Two techniques were developed for tracing neuron ramifications through different planes. Their main difference consisted of the original image remaining unmodified in the first whilst colour information was modified for emphasising the structures in the images in the second.
This technique was developed using KS300 software. A composite operation was initially carried out for following the path through different images (6). Composition techniques allowed images to be superimposed for integrating them into just one where transparencies and different dispositions from each image could be observed (7). The composite image technique allows a composite image of several images to be formed by giving a new value to each pixel (i.e., piece of information). This value (denominated alpha or transparency channel) changes from zero (0) to one (1), where zero indicates a totally transparent image and one an image which is totally opaque.
The opacity of each image thus becomes modified by giving its transparency channel a value of a=0.5; an OVER composite image operation is then carried out. The result is shown infigure 2A. The stained neuron ramifications were then manually delineated in black, using the mouse and a light pen as shown in figure 2B. The colour image thus became monochromatic once it had been binarised. Thresholding methods binarise an image within regions according to a grey level used as threshold (7); in this case, the low and high threshold values were 0.0 (red), 2.255 (green) and 0.255 (blue) according to the channels of the RGB camera used. Pixels below the threshold (belonging to the background) thus became white and pixels above the threshold (belonging to the region of interest) became black. The resulting neuron ramifications are presented in figure 2C.
Figure 2A shows that the resulting composite image has a lower definition respecting the original ones. Some ramifications have therefore become lost and others are difficult to define. This is because the composite operation includes an implicit contrast reduction producing a loss of information.
Automatic colour equalisation is applied to the original images for reducing loss of contrast. As the human eye is more sensitive to contrast than to an image's complete intensity, it perceives less information when the image has poor intensity distribution. Histogram equalisation is an image transformation technique that redistributes its intensities in trying to equalise a histogram (7).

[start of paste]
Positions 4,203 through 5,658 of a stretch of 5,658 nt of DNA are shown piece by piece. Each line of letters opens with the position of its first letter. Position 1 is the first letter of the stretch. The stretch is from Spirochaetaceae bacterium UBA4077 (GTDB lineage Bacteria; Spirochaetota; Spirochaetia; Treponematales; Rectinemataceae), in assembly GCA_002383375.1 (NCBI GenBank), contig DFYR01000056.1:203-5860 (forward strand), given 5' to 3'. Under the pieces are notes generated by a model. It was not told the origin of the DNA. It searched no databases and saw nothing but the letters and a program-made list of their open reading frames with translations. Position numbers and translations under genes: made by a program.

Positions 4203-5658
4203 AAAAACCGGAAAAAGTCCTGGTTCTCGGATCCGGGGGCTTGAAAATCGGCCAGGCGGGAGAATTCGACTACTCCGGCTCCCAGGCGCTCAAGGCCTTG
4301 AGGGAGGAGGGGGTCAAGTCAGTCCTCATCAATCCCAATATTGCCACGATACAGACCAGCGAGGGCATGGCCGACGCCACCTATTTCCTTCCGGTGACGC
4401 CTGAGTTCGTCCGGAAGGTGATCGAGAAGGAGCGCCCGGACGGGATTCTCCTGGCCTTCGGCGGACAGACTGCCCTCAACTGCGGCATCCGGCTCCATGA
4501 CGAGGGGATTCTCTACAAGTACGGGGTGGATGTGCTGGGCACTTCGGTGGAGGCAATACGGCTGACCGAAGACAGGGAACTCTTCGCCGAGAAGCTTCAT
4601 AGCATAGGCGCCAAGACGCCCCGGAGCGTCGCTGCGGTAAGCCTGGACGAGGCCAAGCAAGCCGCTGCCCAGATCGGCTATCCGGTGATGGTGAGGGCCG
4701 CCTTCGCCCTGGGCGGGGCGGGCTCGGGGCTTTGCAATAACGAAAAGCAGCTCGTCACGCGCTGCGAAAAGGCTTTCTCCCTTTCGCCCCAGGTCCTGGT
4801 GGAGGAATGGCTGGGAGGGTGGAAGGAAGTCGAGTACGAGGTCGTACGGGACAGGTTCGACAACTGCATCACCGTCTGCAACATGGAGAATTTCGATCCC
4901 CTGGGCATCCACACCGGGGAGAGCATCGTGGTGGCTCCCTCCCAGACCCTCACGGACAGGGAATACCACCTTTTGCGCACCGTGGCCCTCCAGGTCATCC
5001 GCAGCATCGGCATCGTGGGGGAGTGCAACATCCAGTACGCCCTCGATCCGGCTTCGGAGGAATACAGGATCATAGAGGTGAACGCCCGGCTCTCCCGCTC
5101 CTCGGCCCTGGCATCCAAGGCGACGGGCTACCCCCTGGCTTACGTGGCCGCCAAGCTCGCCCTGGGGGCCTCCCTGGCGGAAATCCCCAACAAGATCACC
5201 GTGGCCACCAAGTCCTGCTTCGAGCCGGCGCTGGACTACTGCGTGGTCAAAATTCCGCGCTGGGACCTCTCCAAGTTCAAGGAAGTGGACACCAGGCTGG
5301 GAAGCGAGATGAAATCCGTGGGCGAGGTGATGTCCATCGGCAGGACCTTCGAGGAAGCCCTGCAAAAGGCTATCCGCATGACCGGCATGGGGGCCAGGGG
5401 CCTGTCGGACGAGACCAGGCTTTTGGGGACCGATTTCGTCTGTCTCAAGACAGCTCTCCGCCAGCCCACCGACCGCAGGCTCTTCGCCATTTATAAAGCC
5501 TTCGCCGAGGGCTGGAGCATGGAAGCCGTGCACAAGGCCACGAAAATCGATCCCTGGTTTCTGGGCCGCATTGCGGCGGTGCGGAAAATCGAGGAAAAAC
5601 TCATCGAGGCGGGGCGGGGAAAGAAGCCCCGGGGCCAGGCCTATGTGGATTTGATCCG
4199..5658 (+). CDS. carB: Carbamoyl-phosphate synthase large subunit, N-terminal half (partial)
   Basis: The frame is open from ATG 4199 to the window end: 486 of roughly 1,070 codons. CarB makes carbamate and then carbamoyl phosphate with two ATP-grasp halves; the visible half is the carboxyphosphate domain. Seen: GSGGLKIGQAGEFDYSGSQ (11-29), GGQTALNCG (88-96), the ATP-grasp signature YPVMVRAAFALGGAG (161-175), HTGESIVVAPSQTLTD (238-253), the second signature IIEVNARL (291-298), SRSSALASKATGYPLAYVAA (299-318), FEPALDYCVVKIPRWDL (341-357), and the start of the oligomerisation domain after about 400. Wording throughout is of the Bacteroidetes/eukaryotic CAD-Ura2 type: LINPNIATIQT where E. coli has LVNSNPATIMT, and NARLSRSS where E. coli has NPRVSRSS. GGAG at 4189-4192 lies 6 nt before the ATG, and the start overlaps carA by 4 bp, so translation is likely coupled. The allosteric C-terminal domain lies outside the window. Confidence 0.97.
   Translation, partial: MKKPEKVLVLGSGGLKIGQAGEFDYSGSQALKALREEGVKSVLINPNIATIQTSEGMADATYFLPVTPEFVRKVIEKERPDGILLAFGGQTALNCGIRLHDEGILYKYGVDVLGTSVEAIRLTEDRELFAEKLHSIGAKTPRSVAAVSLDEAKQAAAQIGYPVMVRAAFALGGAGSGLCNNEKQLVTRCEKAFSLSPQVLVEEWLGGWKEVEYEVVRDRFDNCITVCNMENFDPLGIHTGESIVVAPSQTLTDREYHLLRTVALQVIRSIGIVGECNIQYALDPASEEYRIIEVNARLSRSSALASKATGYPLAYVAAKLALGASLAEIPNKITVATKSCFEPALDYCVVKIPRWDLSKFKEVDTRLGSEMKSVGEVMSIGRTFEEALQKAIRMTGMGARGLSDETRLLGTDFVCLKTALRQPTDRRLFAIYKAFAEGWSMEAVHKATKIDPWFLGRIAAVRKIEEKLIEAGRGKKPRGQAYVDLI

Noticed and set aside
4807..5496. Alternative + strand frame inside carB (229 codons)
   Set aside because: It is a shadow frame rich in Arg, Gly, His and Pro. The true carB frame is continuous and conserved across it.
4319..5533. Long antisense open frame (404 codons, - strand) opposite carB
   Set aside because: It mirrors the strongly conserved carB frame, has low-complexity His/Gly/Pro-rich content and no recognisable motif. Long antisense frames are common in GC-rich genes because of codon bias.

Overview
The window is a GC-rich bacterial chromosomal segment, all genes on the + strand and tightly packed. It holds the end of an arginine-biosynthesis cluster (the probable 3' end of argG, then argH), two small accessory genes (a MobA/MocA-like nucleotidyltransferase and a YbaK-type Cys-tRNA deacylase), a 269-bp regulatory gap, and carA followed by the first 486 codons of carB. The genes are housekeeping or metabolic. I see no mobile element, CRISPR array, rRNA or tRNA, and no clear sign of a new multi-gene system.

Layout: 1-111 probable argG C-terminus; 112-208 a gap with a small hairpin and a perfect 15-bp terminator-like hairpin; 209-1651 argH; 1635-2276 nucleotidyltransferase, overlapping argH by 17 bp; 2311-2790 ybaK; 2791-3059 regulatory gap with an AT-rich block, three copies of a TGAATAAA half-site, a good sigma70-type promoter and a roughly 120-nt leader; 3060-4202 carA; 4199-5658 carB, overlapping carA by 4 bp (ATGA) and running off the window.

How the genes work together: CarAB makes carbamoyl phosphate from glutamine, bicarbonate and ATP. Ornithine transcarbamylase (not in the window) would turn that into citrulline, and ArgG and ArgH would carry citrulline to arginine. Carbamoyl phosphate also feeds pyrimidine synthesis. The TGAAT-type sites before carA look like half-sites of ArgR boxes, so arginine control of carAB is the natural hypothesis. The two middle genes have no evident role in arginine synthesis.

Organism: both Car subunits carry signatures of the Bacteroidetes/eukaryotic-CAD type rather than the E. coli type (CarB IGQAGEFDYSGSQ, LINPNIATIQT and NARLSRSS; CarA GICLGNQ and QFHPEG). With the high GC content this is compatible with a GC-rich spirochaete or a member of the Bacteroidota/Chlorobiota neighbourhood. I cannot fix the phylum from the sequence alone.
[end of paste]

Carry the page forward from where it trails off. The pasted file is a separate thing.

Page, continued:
Equalisation allows original image contrast to be improved before carrying out the composite image operation. Once the composite image has been constructed, network paths are easier to follow. Six colour equalisation techniques were tested (RGB, CMY, CMYK, VIO, HSV and CIELAB) to obtain the best contrast. Each equalisation technique corresponded to a different pixel colour range. The best results were obtained with the YIQ colour model, agreeing with previous work done on digital image processing (8).
This technique's first step therefore consisted of equalising each original image by using the YIQ range; the result is presented infigure 3A. The first technique was then applied; figures 3B and 3C show the resulting images.
Positive neuron ramification areas were obtained in each binarised image for comparing the results obtained with both techniques. The composition image technique allowed regions of interest to be defined; the second technique made this easier.Figure 4 shows that the second technique allowed a larger area of stained neuron networks to be recognised; best sensitivity and precision was thus shown with respect to the former.
Two new techniques for identifying neuron network pathways using thick rat brain slices have been presented in this paper. The second technique allowed better definition of neuron ramifications to be identified. This technique enables high accuracy to be used when identifying neuron pathways and areas to be measured reproducibly. It can be used in quantitative enzyme histochemistry tissue studies, but it could be further extended to other fields. Quantitative studies can thus complement classical qualitative morphological techniques.
We would like to thank the Instituto Nacional de Salud's Neuroscience Laboratory and Hernán Hurtado for supplying us with the histological slides employed in the research. We are also grateful to the Universidad Nacional de Colombia's Ohwaha Image Processing and Computer Graphics Research Group for helping us use the Ohwahalmagen software.